Can I add a turbo to your normally aspirated (N/A) engine?
The simple answer is yes, you can add a turbo to your normally aspirated engine. But the real answer is that, to do it right, is going to cost a lot more than you think. Adding a turbo to an N/A engine it’s far more complicated than just connecting the plumbing and bolting on the turbo. If your engine has a high compression ratio like 10:1, you’ll wind up with shrapnel as soon as you add a turbo. Also, if your engine is equipped with gasoline direct injection, you’re going to have problems. The same holds true if your engine has variable valve timing (VVT).
What a turbo does
A turbo forces more air into each cylinder to increase volumetric efficiency
An engine is an air pump and every time the pistons draw in air, they’re pulling (sucking actually) against a partially closed throttle plate (unless you have your pedal to the floor). That throttle plate restriction limits the amount of air each piston can draw in, and that’s what limits a normally aspirated engine to about 60% volumetric efficiency. In other words, an N/A engine normally only uses 60% of its displacement volume. The 40% loss in efficiency is referred to as “pumping loss. “
A turbo overcomes pumping loss by forcing more air (boost) into the cylinder to increase volumetric efficiency. In fact, by boosting the amount into each cylinder and doing so at a higher pressure, a turbo setup can raise volumetric efficiency up to 150% in some cases. However, the average is around 110%.
A turbo increases the final compression ratio of the engine
Even though you haven’t changed the length of the piston rod, by pressuring the cylinder, you’ve effectively increased the engine’s compression ratio and that’s where you start to run into complications.
Complications from increasing the compression ratio
Turbo air compression creates heat and heat causes knock
Any time you compress a gas, you create heat— it’s a law of physics. If you don’t cool the compressed air before it enters the cylinder, that heat can cause premature ignition or knock. Prolonged knock can destroy the engine.
A charge-air cooler (intercooler) reduces compressed air temperature
Add an intercooler and route the compressed air into the intercooler before routing it to the throttle body. Create an airstream into the intercooler to cool the hot compressed air.
Switching to premium fuel reduces knock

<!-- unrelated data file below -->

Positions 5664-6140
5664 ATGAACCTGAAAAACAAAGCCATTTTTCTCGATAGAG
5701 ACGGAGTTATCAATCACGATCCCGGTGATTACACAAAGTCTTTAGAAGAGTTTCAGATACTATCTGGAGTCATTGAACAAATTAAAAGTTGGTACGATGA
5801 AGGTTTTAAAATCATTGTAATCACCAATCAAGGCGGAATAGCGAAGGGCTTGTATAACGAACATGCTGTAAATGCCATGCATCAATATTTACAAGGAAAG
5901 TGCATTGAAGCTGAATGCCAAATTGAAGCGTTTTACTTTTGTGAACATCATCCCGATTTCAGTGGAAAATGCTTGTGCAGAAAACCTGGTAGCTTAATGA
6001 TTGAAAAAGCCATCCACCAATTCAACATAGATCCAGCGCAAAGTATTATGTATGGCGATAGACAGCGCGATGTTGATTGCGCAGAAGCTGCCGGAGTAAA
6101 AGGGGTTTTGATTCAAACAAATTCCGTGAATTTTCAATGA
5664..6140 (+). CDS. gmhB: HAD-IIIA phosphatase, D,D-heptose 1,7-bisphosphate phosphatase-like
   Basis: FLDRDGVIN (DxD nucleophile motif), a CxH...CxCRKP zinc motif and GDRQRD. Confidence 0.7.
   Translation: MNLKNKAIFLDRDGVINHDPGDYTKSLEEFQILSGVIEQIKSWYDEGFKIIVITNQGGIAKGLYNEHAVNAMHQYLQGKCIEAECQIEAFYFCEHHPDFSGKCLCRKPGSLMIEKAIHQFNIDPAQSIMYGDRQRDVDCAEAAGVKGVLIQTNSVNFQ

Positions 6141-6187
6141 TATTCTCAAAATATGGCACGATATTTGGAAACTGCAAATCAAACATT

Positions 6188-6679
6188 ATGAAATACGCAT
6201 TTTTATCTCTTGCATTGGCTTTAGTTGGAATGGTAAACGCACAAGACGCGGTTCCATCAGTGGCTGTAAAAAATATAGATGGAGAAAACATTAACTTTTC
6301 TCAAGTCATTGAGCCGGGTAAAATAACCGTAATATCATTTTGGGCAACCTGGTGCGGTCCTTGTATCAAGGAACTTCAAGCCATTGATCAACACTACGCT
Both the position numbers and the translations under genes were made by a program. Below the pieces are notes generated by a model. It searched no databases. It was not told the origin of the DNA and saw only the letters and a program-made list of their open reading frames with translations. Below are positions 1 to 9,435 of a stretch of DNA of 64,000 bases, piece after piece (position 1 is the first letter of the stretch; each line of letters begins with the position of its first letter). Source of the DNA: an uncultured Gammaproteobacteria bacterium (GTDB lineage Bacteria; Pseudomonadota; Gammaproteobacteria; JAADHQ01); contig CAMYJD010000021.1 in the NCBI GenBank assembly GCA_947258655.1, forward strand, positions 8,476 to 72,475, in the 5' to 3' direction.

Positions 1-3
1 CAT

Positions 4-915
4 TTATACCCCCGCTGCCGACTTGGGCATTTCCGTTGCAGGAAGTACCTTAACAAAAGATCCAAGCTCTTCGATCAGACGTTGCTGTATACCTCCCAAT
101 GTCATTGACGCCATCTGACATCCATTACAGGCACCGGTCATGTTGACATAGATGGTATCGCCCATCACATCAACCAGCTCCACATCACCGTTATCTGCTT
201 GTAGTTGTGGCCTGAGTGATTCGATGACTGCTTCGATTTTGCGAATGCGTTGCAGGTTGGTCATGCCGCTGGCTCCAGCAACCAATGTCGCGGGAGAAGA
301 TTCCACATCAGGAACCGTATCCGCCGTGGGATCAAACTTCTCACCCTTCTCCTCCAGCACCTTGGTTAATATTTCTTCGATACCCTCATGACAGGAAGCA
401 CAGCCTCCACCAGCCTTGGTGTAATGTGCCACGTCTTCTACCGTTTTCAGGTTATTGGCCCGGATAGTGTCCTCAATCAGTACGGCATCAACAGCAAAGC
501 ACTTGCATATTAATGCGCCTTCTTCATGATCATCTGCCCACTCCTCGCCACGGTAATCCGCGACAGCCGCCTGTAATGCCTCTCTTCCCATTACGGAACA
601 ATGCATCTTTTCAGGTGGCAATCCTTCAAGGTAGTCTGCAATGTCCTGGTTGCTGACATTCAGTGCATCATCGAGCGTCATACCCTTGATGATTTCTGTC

Premium fuel (high octane) resists knocking better than regular fuel.
Lower boost pressure can overcome knock
Rather than shoot for maximum boost and 150% volumetric efficiency, you may have to limit boost to just 110% volumetric efficiency.
Water injection systems reduce knock
Injecting water into the compressed air stream can cool the air and reduce knock.
Engine mods can reduce knock
Reduce engine compression ratio by: re-boring the engine, change piston stroke by using shorter rods, use a thicker head gasket, install stronger forged low compression pistons,.
Engine mods to increase performance
• Increase port size and polish, fit with larger valves and larger exhaust headers to handle increased airflow.
• Larger air intake: Larger filter box and filter, larger air duct and larger throttle body.
• New fuel injectors and fuel pump to handle more fuel
• Computer remap.
Other engine mods to protect the turbo from failure
Add an oil cooler.
Turbos can spin at speeds up to 300,000 rpms.
So clean cool oil flow is critical to long turbo life. A turbo cooler uses engine coolant to cool the oil down to around 200° F. Adding an oil cooler involves running an oil line to the turbo right after the oil has left the oil filter. The oil runs through the oil cooler and into the turbo, returning to the sump to be filtered and cooled again.v
Can your existing pistons, crank, cam and valves handle the extra boost pressures?
The extra power you get from a turbo causes a more violent combustion process in your combustion chambers. Your car’s pistons, valves, and other internal components may not be able to handle it. According to TorqueCars.com, “It’s not uncommon for tuners to fit larger valves, increase port size, and stronger, more expensive pistons to compensate for the boost.” If you don’t plan ahead for the increased engine stress, you may find out too late that adding a turbo wasn’t such a good idea.
How much does it cost to add a turbo?
A turbo kit for your specific engine should include the turbo, oil cooler, all the intake and exhaust plumbing modifications, a charge-air cooler and hoses, new fuel injectors, a remapped ECM and a new fuel pump. You’re looking at a starting point of around $6,000. If the kit you’re considering costs less than that, you’re going to have problems.Posted on by Rick Muscoplat